Kief's role in the events at issue include having contacted Costlow after Tom Ballock called him, and also having assigned Gaskins to investigate the harassment complaint filed by Costlow. In addition, he was present when Ballock was arrested at the Family Court, and also attended the hearing on the state's motion to dismiss the criminal charges against Ballock. He communicated with Costlow via email during the pendency of the state criminal charges and also during the FBI's administrative investigation. He was interviewed by the FBI as part of its investigation, and called the FBI after Ballock visited the State Police detachment.

         1. Counts One and Four: Abuse of Process under § 1983 and State Law

         Kief argues he is entitled to summary judgment on Counts One and Four because Ballock cannot point to a willful or malicious misuse of the criminal complaint and arrest process, and because the statute of limitations has run on Ballock's § 1983 cause of action (Dkt. No. 114-1 at 15-17).

         In support of his abuse of process claims, Ballock contends three improper purposes motivated Kief's actions: (1) intent to prejudice the Family Court judge; (2) intent to have Ballock terminated by the FBI; and (3) intent to intimidate Ballock's father, who maintained a website containing disparaging remarks about Costlow (Dkt. Nos. 117 at 4-5; 124 at 19). As explained below, even if true, none of these purposes establishes an improper use of the process itself.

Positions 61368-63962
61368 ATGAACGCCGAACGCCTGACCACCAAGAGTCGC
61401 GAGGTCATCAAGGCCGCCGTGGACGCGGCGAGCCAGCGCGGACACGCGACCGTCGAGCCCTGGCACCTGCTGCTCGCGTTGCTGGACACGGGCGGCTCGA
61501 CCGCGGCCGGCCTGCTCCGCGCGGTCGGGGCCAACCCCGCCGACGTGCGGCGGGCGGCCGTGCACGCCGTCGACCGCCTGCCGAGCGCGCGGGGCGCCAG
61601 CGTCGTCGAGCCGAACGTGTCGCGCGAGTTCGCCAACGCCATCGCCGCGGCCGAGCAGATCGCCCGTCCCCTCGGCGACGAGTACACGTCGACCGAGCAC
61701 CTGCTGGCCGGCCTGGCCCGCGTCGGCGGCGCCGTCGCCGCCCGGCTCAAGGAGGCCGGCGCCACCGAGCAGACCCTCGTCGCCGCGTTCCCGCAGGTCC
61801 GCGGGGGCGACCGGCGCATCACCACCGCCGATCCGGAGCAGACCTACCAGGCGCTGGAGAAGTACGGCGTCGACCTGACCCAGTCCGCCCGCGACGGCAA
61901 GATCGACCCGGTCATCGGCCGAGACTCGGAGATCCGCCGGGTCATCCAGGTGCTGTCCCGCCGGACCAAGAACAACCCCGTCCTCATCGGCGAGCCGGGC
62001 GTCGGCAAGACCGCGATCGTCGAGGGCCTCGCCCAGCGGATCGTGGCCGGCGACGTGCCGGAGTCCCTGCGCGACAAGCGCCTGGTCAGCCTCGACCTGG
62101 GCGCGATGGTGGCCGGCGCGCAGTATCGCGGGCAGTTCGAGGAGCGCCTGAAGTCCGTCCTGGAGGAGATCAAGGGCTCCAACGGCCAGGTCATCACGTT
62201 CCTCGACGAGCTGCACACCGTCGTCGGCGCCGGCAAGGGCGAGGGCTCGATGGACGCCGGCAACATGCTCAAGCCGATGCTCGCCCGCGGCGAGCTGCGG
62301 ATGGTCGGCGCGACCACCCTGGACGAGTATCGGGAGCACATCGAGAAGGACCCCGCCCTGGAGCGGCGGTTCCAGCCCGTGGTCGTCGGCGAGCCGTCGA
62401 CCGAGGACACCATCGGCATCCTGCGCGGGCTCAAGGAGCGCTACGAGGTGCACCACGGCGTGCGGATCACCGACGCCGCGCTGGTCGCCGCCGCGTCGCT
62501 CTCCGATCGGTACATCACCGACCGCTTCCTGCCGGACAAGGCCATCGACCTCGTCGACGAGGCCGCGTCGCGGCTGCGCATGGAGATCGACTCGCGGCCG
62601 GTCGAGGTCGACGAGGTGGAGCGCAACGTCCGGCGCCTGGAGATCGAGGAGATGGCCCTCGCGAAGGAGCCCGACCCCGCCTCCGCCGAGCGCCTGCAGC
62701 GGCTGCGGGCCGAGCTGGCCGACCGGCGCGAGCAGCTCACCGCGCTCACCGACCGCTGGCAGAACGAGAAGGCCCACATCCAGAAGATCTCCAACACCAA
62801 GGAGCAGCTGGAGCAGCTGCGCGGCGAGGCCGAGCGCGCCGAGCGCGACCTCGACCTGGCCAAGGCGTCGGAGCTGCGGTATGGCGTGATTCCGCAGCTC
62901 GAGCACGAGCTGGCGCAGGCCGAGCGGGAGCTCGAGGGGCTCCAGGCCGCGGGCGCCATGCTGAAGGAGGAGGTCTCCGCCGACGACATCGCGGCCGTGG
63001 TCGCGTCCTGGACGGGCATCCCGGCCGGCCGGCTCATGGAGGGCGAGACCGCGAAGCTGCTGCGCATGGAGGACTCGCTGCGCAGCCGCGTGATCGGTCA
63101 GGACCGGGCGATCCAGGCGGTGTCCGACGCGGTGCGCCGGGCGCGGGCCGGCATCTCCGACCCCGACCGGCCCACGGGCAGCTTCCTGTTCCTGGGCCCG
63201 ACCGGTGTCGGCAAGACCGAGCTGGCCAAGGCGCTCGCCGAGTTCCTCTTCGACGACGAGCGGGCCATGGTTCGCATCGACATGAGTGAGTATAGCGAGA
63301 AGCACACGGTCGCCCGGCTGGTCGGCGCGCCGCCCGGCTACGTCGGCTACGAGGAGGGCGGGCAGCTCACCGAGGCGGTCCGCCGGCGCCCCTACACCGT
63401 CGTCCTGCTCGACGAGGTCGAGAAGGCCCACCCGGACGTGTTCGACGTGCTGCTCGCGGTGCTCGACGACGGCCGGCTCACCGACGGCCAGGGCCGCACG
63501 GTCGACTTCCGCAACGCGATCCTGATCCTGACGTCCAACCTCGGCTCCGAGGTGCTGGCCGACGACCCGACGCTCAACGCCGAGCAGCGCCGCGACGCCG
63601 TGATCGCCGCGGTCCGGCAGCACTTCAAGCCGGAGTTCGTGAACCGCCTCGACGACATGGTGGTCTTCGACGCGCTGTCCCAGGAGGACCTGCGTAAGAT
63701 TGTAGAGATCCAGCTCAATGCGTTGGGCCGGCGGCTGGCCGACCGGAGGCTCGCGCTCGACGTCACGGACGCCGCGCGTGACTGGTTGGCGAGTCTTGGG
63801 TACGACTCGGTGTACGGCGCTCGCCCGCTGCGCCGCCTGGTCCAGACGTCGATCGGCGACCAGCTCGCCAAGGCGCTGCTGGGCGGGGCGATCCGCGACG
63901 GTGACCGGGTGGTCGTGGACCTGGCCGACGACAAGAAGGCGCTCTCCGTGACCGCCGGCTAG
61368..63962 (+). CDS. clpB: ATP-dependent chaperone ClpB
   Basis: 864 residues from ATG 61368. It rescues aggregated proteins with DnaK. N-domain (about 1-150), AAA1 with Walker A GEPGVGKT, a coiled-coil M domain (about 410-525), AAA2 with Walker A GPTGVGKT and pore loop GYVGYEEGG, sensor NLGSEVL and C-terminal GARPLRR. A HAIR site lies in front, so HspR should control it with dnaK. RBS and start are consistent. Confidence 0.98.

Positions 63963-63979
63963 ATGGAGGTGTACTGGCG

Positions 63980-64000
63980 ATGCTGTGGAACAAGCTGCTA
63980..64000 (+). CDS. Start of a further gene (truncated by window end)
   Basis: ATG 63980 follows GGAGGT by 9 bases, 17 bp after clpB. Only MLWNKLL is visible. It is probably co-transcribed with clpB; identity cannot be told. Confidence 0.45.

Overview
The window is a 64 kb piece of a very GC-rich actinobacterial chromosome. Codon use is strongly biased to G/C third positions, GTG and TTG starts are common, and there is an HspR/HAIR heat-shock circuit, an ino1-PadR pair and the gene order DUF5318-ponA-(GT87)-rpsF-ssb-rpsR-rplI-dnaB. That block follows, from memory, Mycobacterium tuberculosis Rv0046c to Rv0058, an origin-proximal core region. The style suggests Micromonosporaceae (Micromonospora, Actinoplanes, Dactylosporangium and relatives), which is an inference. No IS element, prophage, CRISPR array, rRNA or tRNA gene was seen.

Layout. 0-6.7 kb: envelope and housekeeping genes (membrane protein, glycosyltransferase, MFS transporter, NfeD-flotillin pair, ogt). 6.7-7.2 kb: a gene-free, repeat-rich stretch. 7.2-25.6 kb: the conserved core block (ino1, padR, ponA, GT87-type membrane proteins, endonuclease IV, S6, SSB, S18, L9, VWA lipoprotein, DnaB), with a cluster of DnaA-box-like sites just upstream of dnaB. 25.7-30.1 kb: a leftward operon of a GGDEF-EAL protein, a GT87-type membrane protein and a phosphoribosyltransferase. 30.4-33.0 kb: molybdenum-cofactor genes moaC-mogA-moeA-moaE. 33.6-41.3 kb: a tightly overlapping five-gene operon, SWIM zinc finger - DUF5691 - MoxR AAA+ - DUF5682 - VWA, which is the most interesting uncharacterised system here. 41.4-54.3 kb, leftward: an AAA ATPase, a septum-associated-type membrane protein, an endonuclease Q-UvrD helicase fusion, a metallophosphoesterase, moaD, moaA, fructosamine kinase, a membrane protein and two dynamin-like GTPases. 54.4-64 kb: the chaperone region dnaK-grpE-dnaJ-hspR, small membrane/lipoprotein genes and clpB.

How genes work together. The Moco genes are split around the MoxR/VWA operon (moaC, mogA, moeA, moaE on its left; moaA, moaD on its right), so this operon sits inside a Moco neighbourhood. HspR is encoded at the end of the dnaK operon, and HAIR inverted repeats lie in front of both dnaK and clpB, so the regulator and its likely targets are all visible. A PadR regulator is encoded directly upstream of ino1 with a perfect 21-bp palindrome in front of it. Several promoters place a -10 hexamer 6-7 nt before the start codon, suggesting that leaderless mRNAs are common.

a. State Abuse of Process Claim

         An abuse of process claim consists of the willful or malicious misuse or misapplication of lawfully issued process to accomplish some purpose not intended or warranted by that process. Williamson v. Harden, 585 S.E.2d 369, 372 (W.Va. 2003) (quoting Preiser v. MacQueen, 352 S.E.2d 22, 28 (W.Va. 1985)). The elements of an abuse of process claim include “first, an ulterior purpose, and second, a willful act in the use of the process not proper in the regular conduct of the proceeding.” Preiser, 352 S.E.2d at 28 n.8 (emphasis added) (citation omitted). Notably, “there is no liability where the defendant has done nothing more than carry out the process to its authorized conclusion, even though with bad intentions.” Id.

         The tort of abuse of process focuses on the use of the process itself, and not ...